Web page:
HIGH SCHOOL ATTENDANCE LOWER THAN PROJECTED
At last Tuesday's School Committee meeting, Superintendent Gary
Burton reported to the Committee that while attendance at most of
Wayland's schools was in line with projections, the high school had
lost 16 students as compared with projections. (898 vs. 914
predicted.) Most of the reductions occurred in the incoming freshman
class; last year's enrollment of 258 in the eighth grade yielded only
232 high school freshmen.
According to Burton, most of the reduction was the result of more
students than usual choosing to attend private schools rather than
Wayland High School. He speculated that the publicity about the
problems with WHS buildings associated with the proposals for a new
high school might have scared some students away. Members of the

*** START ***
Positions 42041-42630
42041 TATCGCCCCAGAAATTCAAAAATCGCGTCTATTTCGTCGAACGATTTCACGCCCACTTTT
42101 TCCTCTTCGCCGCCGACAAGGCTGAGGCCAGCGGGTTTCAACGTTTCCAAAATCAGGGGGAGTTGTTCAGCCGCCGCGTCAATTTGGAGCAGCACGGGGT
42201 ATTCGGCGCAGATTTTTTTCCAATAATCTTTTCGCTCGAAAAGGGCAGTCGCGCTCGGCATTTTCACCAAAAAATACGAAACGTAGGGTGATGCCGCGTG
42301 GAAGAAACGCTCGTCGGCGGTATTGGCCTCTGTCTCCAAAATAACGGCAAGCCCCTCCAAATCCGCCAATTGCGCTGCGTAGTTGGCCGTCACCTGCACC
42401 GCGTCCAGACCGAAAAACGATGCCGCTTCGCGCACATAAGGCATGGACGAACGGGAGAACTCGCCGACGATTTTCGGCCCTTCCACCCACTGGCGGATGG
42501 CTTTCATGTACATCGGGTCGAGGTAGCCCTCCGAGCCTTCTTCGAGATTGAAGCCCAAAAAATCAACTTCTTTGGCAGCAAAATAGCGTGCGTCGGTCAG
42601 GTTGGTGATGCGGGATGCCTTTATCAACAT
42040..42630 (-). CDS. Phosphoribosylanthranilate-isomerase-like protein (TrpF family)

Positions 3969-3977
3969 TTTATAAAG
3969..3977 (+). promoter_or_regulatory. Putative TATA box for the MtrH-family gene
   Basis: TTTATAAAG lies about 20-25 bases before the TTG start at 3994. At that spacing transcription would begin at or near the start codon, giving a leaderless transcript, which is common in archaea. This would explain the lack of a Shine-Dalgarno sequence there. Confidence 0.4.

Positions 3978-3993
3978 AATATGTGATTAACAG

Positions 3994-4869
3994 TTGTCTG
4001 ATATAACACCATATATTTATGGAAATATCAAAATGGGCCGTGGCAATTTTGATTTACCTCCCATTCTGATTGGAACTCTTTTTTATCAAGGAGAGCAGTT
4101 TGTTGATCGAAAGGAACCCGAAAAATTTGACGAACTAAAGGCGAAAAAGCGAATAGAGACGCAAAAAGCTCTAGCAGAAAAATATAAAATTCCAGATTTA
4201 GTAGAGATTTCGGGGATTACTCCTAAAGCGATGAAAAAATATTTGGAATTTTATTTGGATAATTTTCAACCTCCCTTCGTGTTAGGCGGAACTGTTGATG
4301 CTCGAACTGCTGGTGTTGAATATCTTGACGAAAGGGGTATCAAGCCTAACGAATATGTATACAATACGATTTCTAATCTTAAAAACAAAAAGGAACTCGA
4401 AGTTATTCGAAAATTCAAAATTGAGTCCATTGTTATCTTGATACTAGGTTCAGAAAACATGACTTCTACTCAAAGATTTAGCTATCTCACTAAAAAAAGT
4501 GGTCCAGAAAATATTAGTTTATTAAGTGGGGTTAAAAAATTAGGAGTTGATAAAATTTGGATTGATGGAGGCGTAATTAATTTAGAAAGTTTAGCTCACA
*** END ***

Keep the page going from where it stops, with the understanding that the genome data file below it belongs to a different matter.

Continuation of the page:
School Committee speculated that incoming high school candidates
might have realized that they were likely to live through the
unpleasantness of a construction zone throughout their careers at
Wayland High, and graduate before seeing any benefits from the
Burton commented that he does "not want to encourage students leaving
the high school," and plans to call parents of students who made that
choice and ask them why. Members commented that a lower high school
population undermines part of their rationale for the new high school
project. No one mentioned possible resulting cost savings as a
benefit for the Town.
In other news, Burton reported that the Claypit Hill roof is within a
week of completion and it will be done within budget. The gym is
nearly done and will be completed over the school holidays. The only
remaining elementary school building issue to be addressed is the
windows at Happy Hollow.
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Wayland Voters Network
Margo Melnicove, Chair
Michael Short, Treasurer